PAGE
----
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NATO

NATO holds the line on Afghanistan

NATO has confirmed its commitment to an orderly end to its mission in Afghanistan and to continuing in an advisory role. But in Kosovo, NATO is considering change to relieve its overstrained troops in the north.

There will be no race for the exit in Afghanistan - NATO Secretary General Anders Fogh Rasmussen has said that time and again. But many nations that are part of the International Security Assistance Force (ISAF) mission are only too eager to pull out their troops as soon as possible.

The last troops are supposed to leave the country by the end of 2014. There are governments, however, that are already speeding up the withdrawal now.

In Brussels on Wednesday (10.10.2012), Rasmussen spoke about the withdrawal, calling it a "careful, deliberate and coordinated process involving all ISAF partners and the Afghan government." It sounded more like wishful thinking than a statement of fact.

German defense minister Thomas de Maiziere also cautioned against a hasty pull-out by each country on its own. "The number of soldiers has to be reduced in a concerted and responsible manner by 2014," de Maiziere said, adding that many would be looking to Germany to be the "leading nation" in this process.

Germany has the regional command in northern Afghanistan and coordinates the troops of 17 countries.

Not giving in to Taliban tactics

Pannetta talking to Rasmussen during the meeting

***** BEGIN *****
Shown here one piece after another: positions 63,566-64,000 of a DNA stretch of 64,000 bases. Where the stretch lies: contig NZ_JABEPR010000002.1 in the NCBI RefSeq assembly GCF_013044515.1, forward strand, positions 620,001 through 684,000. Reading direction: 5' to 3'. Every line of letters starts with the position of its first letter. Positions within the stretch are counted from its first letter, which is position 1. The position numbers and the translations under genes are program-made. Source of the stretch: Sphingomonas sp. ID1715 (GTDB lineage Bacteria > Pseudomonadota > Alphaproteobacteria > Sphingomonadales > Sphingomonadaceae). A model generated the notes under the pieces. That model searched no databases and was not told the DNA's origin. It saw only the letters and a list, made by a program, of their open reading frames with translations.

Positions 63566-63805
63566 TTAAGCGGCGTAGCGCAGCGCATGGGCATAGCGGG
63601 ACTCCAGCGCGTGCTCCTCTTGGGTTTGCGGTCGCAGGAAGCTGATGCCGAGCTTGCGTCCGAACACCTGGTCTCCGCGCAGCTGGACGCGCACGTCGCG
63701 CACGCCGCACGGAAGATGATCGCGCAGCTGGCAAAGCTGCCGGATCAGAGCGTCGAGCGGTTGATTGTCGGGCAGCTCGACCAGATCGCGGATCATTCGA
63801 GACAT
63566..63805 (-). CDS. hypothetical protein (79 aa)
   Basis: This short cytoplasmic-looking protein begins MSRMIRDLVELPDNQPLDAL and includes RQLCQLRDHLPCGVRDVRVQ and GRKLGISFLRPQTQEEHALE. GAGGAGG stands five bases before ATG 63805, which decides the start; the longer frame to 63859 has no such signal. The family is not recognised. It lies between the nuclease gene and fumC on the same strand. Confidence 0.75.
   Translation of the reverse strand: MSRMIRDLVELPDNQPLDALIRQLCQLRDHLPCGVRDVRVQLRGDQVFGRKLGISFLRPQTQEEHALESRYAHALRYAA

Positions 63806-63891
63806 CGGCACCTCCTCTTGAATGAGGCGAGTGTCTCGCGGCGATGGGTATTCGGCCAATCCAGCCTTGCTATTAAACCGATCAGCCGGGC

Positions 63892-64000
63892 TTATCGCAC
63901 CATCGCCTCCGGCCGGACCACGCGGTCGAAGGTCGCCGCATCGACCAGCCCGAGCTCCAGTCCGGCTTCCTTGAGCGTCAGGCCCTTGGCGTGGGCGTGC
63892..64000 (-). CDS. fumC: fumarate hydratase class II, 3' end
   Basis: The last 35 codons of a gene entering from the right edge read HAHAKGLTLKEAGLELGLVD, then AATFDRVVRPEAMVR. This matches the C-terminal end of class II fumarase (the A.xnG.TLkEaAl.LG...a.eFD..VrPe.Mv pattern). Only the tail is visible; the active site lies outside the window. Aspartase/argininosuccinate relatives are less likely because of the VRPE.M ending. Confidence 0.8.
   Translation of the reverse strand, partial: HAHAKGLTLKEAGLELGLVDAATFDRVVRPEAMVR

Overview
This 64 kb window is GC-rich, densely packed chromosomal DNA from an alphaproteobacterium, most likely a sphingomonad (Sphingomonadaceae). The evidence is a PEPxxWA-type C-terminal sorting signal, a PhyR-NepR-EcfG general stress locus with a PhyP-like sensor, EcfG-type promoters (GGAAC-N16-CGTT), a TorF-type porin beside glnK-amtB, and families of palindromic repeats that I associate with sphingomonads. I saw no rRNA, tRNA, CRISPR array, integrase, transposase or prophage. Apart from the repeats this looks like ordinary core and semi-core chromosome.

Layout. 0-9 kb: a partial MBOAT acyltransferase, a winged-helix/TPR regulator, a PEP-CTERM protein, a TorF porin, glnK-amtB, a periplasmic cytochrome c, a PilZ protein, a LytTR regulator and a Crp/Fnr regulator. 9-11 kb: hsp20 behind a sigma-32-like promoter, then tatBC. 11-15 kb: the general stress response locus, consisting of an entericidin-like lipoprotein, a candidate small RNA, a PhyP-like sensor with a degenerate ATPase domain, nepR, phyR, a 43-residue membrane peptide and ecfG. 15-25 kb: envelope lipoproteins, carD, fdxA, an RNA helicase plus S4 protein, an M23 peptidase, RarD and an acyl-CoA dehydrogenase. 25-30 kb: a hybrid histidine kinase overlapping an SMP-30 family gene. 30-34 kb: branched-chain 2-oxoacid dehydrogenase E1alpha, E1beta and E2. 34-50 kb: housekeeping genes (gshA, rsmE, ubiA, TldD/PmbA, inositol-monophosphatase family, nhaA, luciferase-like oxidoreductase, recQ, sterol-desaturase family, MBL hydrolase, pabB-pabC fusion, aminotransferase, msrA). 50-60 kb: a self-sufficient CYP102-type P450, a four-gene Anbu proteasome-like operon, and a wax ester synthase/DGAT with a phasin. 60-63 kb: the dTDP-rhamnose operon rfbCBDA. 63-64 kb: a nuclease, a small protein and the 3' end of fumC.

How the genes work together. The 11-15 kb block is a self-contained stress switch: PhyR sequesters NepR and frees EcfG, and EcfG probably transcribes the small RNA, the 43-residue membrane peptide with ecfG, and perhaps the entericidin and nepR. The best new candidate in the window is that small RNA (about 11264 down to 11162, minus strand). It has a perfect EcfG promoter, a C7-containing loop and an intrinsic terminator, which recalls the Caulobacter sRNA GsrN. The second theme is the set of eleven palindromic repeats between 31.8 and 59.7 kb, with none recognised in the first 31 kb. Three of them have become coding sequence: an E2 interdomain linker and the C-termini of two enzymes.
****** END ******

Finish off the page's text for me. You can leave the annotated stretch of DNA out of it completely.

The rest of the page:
REUTERS/Francois Lenoir

Panetta, left, and Rasmussen are committed to the mission

One reason governments are becoming more eager to pull out their troops as soon as possible is the growing number of attacks by Afghan soldiers on their instructors and colleagues from ISAF nations.

De Maiziere called the attacks "outrageous and alarming;" he suspects a deliberate tactic by the Taliban, planning to undermine the trust that has been built up so slowly.

But their plan is not going to work, according to Rasmussen: "No one can drive a wedge between the ISAF and our Afghan partners."

And the US Defense Secretary Leon Panetta reinforced his position: "We will not allow those tactics to divert us from the mission we are dedicated to," he said. "We've come too far, we've fought too many battles, we've spilled too much blood not to finish the job."

No combat mission beyond 2014

After the conclusion of the combat mission at the end of 2014, NATO plans to stay in the country with a new assignment, the International Training and Assistance Mission (ITAM). Instructors and advisors working with this mission will still be protected by the military though. One option is to organize the protection centrally, and not according to the separate national contingents.  That already happens with medical services and some logistic tasks.

De Maiziere stressed that for such a mission, the NATO would definitely need the invitation of the Afghan government. Furthermore, a mandate from the UN Security Council will be pursued. 

German troops in Kosovo feel overburdened

A Germany's KFOR soldier aims his gun towards Kosovo Serbs during clashes in the town of Zvecan June 1, 2012. REUTERS/Bojan Slavkovic

German soldiers are under pressure in northern Kosovo

Another topic at the NATO meeting was on the agenda at the request of the Germans: the state of the NATO mission in Kosovo, KFOR. De Maiziere said the German, Austrian and Italian troops stationed there were constantly overburdened, and had regularly to rely on reserve forces.

He suggested moving troops from the more peaceful south to the troublesome north - but this requires a formal NATO decision. De Maiziere also criticized the fact that "NATO soldiers have become the first instance to deal with all problems, when really they should only be third in line."

The first instance would normally be the Kosovo police, then the European police mission EULEX - and only after that should come the NATO troops.

Apparently, de Maiziere's complaints were heard. Rasmussen agreed to look into a redeployment of troops in Kosovo.

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